Arctic melt-down


On No. 1, 28 Greenpeace activists and two journalists were imprisoned in Russia. The “Arctic 30,” as many call them, were documenting and campaigning for a global sanctuary to protect our polar ice cap against Arctic oil drilling. The group — two of whom are Canadian — peacefully protested the Gazprom’s Prirazlomnaya platform, the world’s first offshore Arctic oil platform.

The group was first detained on Sept. 18, on charges hugely disproportionate to their actions. At first they were tried for piracy, but this was later changed to hooliganism — action that could result in imprisonment for seven years.

The Arctic is an incredibly volatile place to drill for oil, due to its ever-shifting, poorly understood, and remote nature. If there is a spill, the likelihood of a proper cleanup is slim to none. Surrounded by oil disasters every day, is this worth the risk? We are travelling to the ends of the earth and destroying our already threatened ecosystems in the name of profit.

Needless to say, the oil that companies like Gazprom are looking to extract is the very reason that the pristine Arctic is at risk of drilling in the first place. It reflects a twisted and dark cycle of climate change and fossil-fuel addiction. The peaceful activists were held at gunpoint, sprayed with water in an Arctic environment, and are still being detained in Russia on disproportionate charges labelling them as dangerous and violent, all in response to peaceful protesting.

If we are capable of destroying this planet, we are capable of redesigning our energy reliance.

As oil and state become as coupled as salt and pepper, we risk the very foundations of democracy. Environmental justice is possible, but it is frowned upon. Unable to create change from within institutions of control, creative activism is necessary to draw attention to the peril our planet and our species are now facing.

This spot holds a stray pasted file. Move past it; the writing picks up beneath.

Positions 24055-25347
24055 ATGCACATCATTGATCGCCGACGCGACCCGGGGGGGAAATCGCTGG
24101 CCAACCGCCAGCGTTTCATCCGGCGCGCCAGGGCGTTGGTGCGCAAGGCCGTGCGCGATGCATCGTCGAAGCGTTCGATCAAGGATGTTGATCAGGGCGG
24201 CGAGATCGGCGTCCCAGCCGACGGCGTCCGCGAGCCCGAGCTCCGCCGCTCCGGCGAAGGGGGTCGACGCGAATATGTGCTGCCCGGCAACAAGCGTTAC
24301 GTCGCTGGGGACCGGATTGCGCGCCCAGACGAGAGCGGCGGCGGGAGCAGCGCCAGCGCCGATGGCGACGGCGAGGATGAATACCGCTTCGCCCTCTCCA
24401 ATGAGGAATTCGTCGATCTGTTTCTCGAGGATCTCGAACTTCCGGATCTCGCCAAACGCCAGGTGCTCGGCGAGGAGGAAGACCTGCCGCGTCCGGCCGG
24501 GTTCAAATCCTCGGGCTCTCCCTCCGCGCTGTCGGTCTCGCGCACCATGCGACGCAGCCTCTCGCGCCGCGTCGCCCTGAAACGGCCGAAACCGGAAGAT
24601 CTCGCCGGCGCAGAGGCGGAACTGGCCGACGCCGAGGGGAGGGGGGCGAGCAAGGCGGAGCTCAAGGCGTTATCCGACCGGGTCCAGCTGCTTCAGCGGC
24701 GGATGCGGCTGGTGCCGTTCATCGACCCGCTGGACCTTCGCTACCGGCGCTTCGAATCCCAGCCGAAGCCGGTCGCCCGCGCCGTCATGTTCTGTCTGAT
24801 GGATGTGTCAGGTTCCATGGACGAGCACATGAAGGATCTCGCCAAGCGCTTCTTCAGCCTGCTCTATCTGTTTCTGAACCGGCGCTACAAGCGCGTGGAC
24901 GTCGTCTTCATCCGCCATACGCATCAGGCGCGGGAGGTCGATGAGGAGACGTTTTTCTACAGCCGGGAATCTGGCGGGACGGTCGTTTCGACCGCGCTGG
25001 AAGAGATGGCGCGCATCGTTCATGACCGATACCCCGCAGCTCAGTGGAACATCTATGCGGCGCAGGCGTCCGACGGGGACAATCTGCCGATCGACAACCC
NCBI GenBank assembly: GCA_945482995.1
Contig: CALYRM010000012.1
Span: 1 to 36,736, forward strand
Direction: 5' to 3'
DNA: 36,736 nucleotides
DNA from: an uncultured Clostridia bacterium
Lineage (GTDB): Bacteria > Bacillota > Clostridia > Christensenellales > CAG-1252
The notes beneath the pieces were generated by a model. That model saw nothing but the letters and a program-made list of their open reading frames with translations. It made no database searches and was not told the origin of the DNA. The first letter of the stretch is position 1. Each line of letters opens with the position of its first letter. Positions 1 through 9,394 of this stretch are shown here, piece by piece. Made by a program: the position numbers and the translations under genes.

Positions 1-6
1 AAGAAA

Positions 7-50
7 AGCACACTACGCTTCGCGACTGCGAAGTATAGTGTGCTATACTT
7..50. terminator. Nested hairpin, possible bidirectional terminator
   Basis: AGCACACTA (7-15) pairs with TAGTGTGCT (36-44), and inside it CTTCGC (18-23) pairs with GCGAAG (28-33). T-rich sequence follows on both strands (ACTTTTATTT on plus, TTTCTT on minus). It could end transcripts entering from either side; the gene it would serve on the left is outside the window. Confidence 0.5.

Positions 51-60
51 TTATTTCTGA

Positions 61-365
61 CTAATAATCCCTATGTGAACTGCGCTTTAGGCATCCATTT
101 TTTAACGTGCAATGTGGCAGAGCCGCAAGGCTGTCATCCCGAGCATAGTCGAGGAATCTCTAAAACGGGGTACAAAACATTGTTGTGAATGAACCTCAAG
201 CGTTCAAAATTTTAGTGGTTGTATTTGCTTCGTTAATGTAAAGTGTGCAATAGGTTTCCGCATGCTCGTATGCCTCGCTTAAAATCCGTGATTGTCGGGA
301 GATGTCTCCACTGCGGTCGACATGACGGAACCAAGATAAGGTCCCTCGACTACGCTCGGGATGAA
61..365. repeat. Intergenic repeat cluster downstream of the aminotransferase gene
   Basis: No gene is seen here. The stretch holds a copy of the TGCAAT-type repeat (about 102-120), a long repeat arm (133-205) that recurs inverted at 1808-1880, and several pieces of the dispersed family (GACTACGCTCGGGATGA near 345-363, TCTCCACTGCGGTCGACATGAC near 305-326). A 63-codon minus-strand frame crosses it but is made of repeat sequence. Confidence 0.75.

I have never felt more fearful than when talking to friends and family about this, and hearing nothing but doubt and reservation about our ability to make the changes necessary for our children to live on this planet. If we are capable of destroying this planet, we are sure as hell capable of redesigning our energy reliance.

The notions of change begin and end at our ability to question where the power within our society is being held. Demanding transparency and radical change with our government is not a choice. I am paying Stephen Harper’s bills through my tax dollars — and today I am paying him to demand the release of the “Arctic 30” from illegal detainment. I am demanding for a shift away from oil and gas subsidies, and shaking the status-quo. We deserve better. The “Arctic 30” deserve freedom.

Stewing in public apathy, I am blown away by the idea that Canada will not fight for two of its own citizens to be released in the face of injustice. As the tar sands grow, and Canada reaches a fever-pitch of carbon emissions and human rights violations citizens have to wake from their stupor. We have an obligation to our loved ones and our future children to demand a green and peaceful world — a demand that starts with releasing the “Arctic 30” from Russian jail. We are accountable for the actions of our government, and we must hold our government accountable to us.

Where is justice? It is starting to look like it will just be us.